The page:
Sarosh ji did a total of 5 films as a child actor – Masoom (1960), Aarti (1962), Sautela Bhai (1962), Man Mauji (1962) and Grahasti (1963). By the time Grahasti (1963) was released Sarosh ji was about 15 years old, an age when one is neither a child nor an adult and child stars hardly get acting assignments. In his short acting career Sarosh ji has left a mark, Masoom (1960) and Sautela Bhai (1962) are among our most loved films.

Around 1967 Sarosh ji joined his brother-in-law Kamran as an assistant director. The first film he assisted on was Watan Se Door (1968) which had Dara Singh and Nishi in leading roles. He assisted Kamran ji on about six films including Chalbaaz (1969) and Aisa Bhi Hota Hai (1971). Since then he hasn’t been associated with the film Industry directly but is glad to see the next generation, his nephews and nieces, Farah Khan, Sajid Khan, Farhan Akhtar and Zoya Akhtar do well and make a mark in the entertainment industry.

Bachpan (1963)
Mrs P. N. Irani (Mrs Perin Noshir Irani), Sarosh ji’s mother produced a film, Bachpan (1963) starring her eldest daughter Menka Irani and Salim Khan (well known scriptwriter from the Salim-Javed duo) under the banner of New Panchratan Pictures. This film was directed by Nazar with music by Sardar Malik. Jeevan, Daisy Irani, Manorama, David and Budo Advani played important parts in the film. Sarosh ji was actively involved behind the scenes and played the duplicate for his sister Daisy in long shots, etc. When the film was in its last stages, director Nazar left the film due to creative differences. At that time, actor and filmmaker Kamran came to their rescue and helped finish the film. Soon Kamran married Menka Irani; their children Farah Khan and Sajid Khan are well known names in the entertainment industry.

When we enquired about this film, Sarosh ji said that unfortunately the film’s original print was destroyed in fire; however it seems there may be a print available across the border and he is trying hard to find if he can get a copy. When we told him that we have been curious to see how young Menka Irani looked, he shared an interesting tidbit. There is a scene in the first half of Om Shanti Om (2007) in which the film’s leading man Shah Rukh Khan is walking through a corridor which has a lady’s picture on the wall. It is Menka Irani’s still from Bachpan (1963).

Menka Irani‘s still from Bachpan (1963) in Om Shanti Om (2007)

B Merwan and Co.
Situated right outside Grant Road Station is one of the last few Irani Cafes in Mumbai, B Merwan which entered its 99th year, this year. It was started by Boman Merwan Nasrabadi, Sarosh ji’s grandfather in 1914. While most Irani cafes in the city have altered their decor and menu to cater to today’s customers, B. Merwan still retains the flavour of 1914. The menu, the chairs from Czechoslovakia and the marble top tables from Italy haven’t changed in 99 years. The place seems cocooned in a time warp. The feel, the ambience, everything seems to take you back in time. It’s famous for its Pudding and Mawa Cakes. People, who have had Mawa Cakes here, swear they have never tasted them any better elsewhere. Being an economical and tasty eating option, this café plays host to an eclectic mix of people – businessmen, office executives, college students, policemen, taxi drivers, daily-wage workers, etc. These myriad people seem to play musical chairs around the round tables with four chairs each.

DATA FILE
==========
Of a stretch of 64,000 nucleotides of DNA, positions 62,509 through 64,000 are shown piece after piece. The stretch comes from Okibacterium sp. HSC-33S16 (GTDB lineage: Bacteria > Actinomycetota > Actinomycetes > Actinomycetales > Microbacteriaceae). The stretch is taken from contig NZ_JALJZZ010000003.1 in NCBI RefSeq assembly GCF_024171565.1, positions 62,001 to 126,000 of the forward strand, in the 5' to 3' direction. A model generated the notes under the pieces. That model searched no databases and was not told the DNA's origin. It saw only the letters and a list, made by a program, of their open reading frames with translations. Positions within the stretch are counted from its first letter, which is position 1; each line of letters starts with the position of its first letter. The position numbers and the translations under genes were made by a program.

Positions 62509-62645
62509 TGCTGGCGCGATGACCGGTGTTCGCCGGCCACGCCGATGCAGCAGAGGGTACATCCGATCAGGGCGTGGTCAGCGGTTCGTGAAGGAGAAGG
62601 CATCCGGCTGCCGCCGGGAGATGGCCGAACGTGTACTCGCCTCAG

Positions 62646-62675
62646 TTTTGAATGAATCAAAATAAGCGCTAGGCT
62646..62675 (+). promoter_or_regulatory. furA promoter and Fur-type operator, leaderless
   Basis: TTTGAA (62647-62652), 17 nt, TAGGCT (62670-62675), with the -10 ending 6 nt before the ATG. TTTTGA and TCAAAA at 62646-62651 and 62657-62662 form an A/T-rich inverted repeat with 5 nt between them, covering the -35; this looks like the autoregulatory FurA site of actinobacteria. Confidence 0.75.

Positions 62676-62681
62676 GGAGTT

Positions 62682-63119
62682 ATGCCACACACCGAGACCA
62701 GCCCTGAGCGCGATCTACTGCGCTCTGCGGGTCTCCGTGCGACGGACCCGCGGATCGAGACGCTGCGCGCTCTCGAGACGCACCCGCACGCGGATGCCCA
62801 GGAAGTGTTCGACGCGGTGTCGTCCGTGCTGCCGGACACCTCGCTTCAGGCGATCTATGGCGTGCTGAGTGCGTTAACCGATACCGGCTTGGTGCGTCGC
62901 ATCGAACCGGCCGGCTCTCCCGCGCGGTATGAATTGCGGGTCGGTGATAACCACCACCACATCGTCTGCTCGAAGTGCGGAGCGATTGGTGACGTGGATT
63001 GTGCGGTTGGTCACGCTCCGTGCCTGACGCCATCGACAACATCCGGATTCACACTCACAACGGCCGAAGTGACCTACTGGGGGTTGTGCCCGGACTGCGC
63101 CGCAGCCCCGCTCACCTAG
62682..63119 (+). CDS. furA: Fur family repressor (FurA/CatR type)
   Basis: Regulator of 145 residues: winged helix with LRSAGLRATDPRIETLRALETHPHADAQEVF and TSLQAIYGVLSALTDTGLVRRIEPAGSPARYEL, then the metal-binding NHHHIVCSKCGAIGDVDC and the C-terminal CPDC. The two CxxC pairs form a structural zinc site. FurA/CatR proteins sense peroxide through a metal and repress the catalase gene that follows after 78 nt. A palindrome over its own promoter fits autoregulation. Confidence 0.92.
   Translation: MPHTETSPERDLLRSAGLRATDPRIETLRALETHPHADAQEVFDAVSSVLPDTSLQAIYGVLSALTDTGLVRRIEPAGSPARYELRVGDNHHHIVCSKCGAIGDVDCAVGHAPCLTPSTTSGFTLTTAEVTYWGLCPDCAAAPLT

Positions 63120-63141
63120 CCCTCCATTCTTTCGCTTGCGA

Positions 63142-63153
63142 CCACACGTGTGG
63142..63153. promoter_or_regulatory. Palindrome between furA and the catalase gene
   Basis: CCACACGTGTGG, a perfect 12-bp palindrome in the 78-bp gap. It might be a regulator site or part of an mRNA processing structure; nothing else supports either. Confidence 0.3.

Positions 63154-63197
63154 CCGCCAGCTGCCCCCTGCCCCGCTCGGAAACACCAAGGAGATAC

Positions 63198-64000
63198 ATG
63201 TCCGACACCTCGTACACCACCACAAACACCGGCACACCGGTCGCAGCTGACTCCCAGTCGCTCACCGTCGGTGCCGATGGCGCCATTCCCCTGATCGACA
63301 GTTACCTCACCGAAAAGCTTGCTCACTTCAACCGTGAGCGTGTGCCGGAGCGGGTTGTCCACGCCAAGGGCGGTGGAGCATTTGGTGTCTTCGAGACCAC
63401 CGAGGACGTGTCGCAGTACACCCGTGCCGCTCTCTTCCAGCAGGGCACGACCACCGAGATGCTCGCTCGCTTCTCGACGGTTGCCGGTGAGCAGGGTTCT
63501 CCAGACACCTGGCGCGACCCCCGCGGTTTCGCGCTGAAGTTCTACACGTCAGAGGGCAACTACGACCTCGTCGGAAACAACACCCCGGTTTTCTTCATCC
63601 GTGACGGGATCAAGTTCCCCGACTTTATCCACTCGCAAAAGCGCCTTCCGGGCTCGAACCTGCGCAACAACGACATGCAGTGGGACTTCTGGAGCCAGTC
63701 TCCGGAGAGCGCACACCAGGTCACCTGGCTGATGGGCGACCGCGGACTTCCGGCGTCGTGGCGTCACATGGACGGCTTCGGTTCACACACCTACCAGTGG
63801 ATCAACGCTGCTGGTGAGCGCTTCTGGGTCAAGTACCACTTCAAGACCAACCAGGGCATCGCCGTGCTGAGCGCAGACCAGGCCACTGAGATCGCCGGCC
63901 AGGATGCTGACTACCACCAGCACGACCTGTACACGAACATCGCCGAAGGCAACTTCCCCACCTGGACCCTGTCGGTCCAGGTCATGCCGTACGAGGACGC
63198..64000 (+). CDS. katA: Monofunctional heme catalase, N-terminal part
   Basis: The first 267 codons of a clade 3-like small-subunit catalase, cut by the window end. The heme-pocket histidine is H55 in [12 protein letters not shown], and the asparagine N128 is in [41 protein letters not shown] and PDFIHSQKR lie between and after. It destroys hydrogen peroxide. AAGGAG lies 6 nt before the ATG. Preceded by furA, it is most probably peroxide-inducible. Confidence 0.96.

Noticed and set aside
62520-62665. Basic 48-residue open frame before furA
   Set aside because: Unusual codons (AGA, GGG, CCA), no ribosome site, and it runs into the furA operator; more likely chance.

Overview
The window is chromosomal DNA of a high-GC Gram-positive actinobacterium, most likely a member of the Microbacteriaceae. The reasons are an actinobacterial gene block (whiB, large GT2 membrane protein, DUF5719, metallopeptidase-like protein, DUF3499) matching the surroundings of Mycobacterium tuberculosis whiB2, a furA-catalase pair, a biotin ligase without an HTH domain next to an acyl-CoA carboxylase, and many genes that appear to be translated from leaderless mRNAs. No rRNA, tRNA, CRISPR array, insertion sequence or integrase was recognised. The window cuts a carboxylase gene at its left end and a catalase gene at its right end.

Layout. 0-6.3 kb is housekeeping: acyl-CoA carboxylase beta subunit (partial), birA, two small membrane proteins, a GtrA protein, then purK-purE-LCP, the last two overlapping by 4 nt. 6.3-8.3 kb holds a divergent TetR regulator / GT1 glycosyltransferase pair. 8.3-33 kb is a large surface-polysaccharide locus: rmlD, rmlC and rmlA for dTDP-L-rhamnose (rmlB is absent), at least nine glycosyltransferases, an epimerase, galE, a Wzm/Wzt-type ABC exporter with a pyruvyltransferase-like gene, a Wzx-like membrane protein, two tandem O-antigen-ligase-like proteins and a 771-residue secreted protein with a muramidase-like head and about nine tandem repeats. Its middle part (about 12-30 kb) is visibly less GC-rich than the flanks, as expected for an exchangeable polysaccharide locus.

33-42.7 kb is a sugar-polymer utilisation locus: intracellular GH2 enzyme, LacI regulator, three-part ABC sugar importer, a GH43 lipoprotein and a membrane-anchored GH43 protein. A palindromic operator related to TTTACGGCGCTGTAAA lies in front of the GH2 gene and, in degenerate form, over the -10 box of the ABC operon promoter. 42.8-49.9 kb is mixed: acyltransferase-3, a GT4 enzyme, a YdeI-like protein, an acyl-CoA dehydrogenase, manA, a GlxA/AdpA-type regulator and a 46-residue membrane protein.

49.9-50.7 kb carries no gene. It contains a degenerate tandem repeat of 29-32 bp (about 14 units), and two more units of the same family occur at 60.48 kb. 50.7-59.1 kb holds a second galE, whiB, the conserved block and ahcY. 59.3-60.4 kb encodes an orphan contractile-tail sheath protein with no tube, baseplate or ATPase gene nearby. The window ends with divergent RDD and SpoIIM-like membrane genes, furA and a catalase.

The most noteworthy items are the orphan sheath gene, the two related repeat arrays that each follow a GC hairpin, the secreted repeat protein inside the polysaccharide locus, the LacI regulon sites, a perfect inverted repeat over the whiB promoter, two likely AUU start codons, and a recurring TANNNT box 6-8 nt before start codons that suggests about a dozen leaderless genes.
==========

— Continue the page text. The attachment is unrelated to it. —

B Merwan

The café cum bakery is open for people from 5:30 AM to 7:00 PM. So Sarosh ji’s day starts as early as 2:00 AM. By 3:00 AM he leaves for the Cafe in Grant Road from his Khar residence. He is there till about 2:00-2:30 PM before he returns home. For the second half of the day, the cafe is run by his cousin, Bomi Irani. They are the third generation running this cafe and are trying their best to keep the same old tradition going. So if you happen to be around Lamington Road, drop in to get a feel of the time gone by.

Irani Siblings (from left to right) : Sarosh, Honey, Menka, Daisy and Bunny

Seeing a child actor in an old film, wishing to know more and then to actually meet him feels wonderful. It’s been a lovely experience knowing Sarosh ji. This post has gotten delayed for months due to various reasons but he has been patient and answered all our queries whenever we called him. We would like to thank him for traversing down the memory lane with us. We wish him good health & lots of happiness and hope B Merwan completes 100 years of running.

– Maitri Manthan

* We would like to thank Ankur Javeri, Delnaaz Irani, Madhulika Mankikar, Edu Productions and Cineplot for their assistance.

* Sautela Bhai (1962) is available in great print and can be downloaded from here. If any one has a copy of Bachpan (1963), please let us know.

* The information provided in this blog is to the best of our knowledge, if any discrepancies are found please let us know. Thank you.

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14 responses to “SAROSH IRANI

  1. A beautiful writeup…one just take for granted the child artistes work in a film..then we dont even give a thought to their after years life…you have done it once again.you have not only traced him and have elucidated from him all his experiences and the life he lead post-films…..thank you once again for this article

  2. Well Done. It gives a Nice feeling to know that the child artistes of yesteryear are not forgotten and you are giving them the Credit due to them and which they richly deserve. Keep the Limelight on such deserving artistes. God Bless.

  3. I am really thankful you have credited the child artist of yesteryear Mr. Sarosh Irani who have worked in a great film Sautela Bhai (1962). This film is the one in which my father late Shri Arjun Joshi was also closely associated.

  4. This is one of the finest posts I have read in a long time. You are really doing a great service to the film industry with such posts. Your blog is like an encyclopedia of the film industry. Wonderful post— Shilpi Bose

  5. Maitriji:

    Yesterday I read your latest write-up on Sarosh Irani. I did not know him as I was out of the industry around 1962, and on to the USA in 1963. Wonderful job in getting so much detailed info with photos & tidbits. Most interesting! Keep up the good work!!

  6. A very informative article on the people of the industry we know very little off, pl keep on writing such wonderful articles

  7. Superb informative valuable article … I always wanted to know about Sarosh Irani & his family which you have provided along with rare pictures … thanks Maitri Manthan ji … !!!

  8. Just discovered this post. Enjoyed it thoroughly. I relived a few B&W moments through your writing. Thanks.